If the whole point of Quibi was to offer consumers ten-minute video breaks in their busy lives in the supermarket queue or on the morning commute, what worse time to launch that just as everyone is being told to stay at home where they have untold hours of enforced idleness in front of their massive flatscreen TVs and everything Netflix and DisneyPlus can possibly throw at them?
So the shortform video subscription service Quibi is to shut down after just seven months, and we can safely assume the anti-subscription club will be jumping on this as proof the model isn’t viable.
But the problem with that is that such an assertion flies in the face of the evidence we have seen from Netflix, DisneyPlus, Scribd, Storytel, et al that not only is the model what consumers want but that it can work for both the service provider and the content supplier.
So why the big fail for Quibi?
Well, we are not yet privy to the financial details but we do know that Quibi launched before it was fully ready, supposedly to take advantage of a pandemic that as expected forced a lot more people to seek entertainment online that might otherwise have happened.
And of course we see the success stories rolling in month after month. Which makes it all the more surprising that Quibi, with almost no competition, blew it.
Except, of course, that there was plenty of competition, and perhaps not quite enough worthwhile content, and that is what separates the success stories like Netflix and Storytel from the sinking ships like Quibi.
What Quibi failed to do was give consumers what they wanted at a price that made sense for them.
Did consumers want shortform video? Yes, of course. But with so much shortform video available on channels like YouTube. Facebook, TikTok, etc, for free, why pay Quibi?
And more importantly, why pay Quibi just as a pandemic set in when unemployment loomed large, and there were so many other competing subscription options for fewer and fewer spendable dollars?
Rather than look dismayed at the two million subscribers who did sign up – that’s more than Storytel has – we should be expressing surprise that so many felt the project worth the investment.
Because the thing about subscription is value for money, not simple cost.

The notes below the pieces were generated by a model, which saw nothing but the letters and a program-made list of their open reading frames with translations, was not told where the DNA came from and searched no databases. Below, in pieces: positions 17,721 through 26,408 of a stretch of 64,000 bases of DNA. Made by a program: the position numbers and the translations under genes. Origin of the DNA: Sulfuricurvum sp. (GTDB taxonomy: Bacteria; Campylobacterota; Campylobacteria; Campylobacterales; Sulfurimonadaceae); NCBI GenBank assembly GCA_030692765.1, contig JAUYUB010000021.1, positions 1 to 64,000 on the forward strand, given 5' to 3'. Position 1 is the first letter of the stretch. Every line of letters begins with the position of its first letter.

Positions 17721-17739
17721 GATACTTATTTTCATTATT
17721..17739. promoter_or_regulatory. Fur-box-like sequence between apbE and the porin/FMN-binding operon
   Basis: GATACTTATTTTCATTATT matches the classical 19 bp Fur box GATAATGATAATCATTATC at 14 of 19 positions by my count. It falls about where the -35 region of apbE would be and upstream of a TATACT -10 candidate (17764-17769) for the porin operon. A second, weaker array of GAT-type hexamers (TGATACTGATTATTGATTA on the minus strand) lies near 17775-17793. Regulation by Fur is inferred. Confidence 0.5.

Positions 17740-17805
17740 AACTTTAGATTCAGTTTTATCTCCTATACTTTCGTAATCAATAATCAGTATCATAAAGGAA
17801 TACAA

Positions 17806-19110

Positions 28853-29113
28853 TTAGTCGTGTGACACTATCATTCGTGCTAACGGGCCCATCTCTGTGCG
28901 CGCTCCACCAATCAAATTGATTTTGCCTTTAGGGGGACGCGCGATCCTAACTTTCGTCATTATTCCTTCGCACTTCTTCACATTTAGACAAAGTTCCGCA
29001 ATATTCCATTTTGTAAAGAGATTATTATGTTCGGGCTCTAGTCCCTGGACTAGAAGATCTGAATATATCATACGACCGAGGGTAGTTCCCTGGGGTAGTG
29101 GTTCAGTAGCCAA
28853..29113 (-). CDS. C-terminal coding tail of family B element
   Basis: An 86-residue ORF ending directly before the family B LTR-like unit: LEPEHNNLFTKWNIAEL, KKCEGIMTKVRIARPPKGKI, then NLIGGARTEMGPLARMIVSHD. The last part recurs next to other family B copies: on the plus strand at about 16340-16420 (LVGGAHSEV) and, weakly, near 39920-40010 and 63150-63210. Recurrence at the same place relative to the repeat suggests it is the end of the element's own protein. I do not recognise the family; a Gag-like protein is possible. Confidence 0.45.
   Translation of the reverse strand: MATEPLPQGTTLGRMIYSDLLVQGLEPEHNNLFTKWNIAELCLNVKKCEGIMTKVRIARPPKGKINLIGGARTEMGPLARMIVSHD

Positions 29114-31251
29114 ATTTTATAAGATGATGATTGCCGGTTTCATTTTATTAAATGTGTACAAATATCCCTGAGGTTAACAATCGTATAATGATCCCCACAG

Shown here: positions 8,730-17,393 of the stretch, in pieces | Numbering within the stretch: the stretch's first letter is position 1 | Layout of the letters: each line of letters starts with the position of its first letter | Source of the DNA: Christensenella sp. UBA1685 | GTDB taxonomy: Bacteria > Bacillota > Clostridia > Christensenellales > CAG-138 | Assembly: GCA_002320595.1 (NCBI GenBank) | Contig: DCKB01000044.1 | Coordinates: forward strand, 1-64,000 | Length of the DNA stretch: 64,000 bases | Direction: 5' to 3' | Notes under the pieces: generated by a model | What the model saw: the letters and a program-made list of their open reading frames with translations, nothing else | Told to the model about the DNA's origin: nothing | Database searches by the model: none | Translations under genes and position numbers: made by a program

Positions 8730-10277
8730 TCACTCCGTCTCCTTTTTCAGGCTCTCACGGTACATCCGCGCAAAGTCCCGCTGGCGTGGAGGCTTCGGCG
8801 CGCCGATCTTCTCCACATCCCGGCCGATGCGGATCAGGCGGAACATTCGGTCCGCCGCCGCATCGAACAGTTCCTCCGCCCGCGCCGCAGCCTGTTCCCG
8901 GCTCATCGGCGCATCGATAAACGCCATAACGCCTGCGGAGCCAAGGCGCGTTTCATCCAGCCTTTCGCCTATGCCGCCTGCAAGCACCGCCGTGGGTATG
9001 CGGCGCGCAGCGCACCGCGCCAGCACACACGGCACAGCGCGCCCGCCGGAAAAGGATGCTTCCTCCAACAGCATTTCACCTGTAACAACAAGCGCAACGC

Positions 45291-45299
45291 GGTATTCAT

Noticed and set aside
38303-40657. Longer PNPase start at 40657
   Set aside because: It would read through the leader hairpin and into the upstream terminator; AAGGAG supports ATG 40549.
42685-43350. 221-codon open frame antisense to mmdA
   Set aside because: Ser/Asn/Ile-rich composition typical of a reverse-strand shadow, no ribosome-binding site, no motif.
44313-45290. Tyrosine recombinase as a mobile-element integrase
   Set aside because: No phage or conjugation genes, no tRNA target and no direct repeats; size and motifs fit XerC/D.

When a consumer signs up to Netflix, or Storytel, or Kindle Unlimited, they know they are going to get far more than their money’s worth. The more films they watch, audiobooks they listen to or ebooks they read, the better they feel about the monthly rate they are forking out. A two hour film or a 12-part series… A twenty hour audiobook… A four hour ebook read… Cop a handful of those and the consumer is happy as a lamb with two tails.
With shortform video? Not so much. Especially a shortform video designed with mobile in mind, when everyone has a TV at home and can watch a full length streamed movie or documentary instead, on a screen that doesn’t strain the eyes.
The value of Quibi came only in its shortform quick-watch-and-do-something-else appeal. Which can only satisfy a consumer so far. It’s the same reason we don’t see ebook short-story subscription services (as opposed to serialised fiction services). Why would we even need one?
It’s the same reason podcasting generally does not have stand-alone commercial subscription appeal. And while there are services like Podimo that appear to be bucking the trend – the exception that proves the rule, perhaps – podcasts are a different animal from shortform video.
Put simply, you can listen to a ten-minute podcast while in the car, walking the dog, crossing the road, in bed with … Well, you get the picture. You can listen on a smartphone and do other things at the same time, which is also of course at the heart of the audiobook boom.
You can’t meaningfully do other things while watching a video, however short. Like reading a book, it requires attention. Attention that might be better deployed elsewhere.
And to prematurely launch as the pandemic struck seems with hindsight the height of madness. If the whole point of Quibi was to offer consumers ten-minute video breaks in their busy lives in the supermarket queue or on the morning commute, what worse time to launch that just as everyone is being told to stay at home where they have untold hours of enforced idleness in front of their massive flatscreen TVs and everything Netflix and DisneyPlus can possibly throw at them?
Of course there will be aficionados of shortform that will pay for the privilege of quality content, just as there are readers out there who savour short stories and shortform non-fiction narratives.
As Variety reported, Quibi earned ten Emmy nominations in the shortform category. That’s impressive!
But as Quibi found to its cost, not enough to cover the huge investment ($1.75 billion) in the project.
RIP, Quibi. Missed by some, no doubt, but as Netflix and Storytel have shown, it’s not the model that is broken. Rather, just the opposite.